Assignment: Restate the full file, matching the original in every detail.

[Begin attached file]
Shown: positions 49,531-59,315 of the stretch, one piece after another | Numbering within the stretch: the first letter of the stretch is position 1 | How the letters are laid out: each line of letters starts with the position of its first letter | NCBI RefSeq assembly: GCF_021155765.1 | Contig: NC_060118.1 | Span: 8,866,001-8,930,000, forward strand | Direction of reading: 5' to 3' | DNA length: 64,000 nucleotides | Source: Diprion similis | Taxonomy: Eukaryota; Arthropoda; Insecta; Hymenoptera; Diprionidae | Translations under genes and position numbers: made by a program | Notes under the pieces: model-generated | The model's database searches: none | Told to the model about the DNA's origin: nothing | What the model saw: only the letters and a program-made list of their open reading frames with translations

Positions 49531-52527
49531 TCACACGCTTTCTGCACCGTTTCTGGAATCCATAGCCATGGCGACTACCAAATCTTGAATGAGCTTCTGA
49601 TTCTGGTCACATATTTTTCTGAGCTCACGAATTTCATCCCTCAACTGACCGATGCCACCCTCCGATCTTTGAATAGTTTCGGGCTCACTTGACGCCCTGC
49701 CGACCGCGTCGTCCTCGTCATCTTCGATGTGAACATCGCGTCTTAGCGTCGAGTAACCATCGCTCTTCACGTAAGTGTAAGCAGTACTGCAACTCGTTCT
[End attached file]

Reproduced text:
Shown: positions 49,531-59,315 of the stretch, one piece after another | Numbering within the stretch: the first letter of the stretch is position 1 | How the letters are laid out: each line of letters starts with the position of its first letter | NCBI RefSeq assembly: GCF_021155765.1 | Contig: NC_060118.1 | Span: 8,866,001-8,930,000, forward strand | Direction of reading: 5' to 3' | DNA length: 64,000 nucleotides | Source: Diprion similis | Taxonomy: Eukaryota; Arthropoda; Insecta; Hymenoptera; Diprionidae | Translations under genes and position numbers: made by a program | Notes under the pieces: model-generated | The model's database searches: none | Told to the model about the DNA's origin: nothing | What the model saw: only the letters and a program-made list of their open reading frames with translations

Positions 49531-52527
49531 TCACACGCTTTCTGCACCGTTTCTGGAATCCATAGCCATGGCGACTACCAAATCTTGAATGAGCTTCTGA
49601 TTCTGGTCACATATTTTTCTGAGCTCACGAATTTCATCCCTCAACTGACCGATGCCACCCTCCGATCTTTGAATAGTTTCGGGCTCACTTGACGCCCTGC
49701 CGACCGCGTCGTCCTCGTCATCTTCGATGTGAACATCGCGTCTTAGCGTCGAGTAACCATCGCTCTTCACGTAAGTGTAAGCAGTACTGCAACTCGTTCT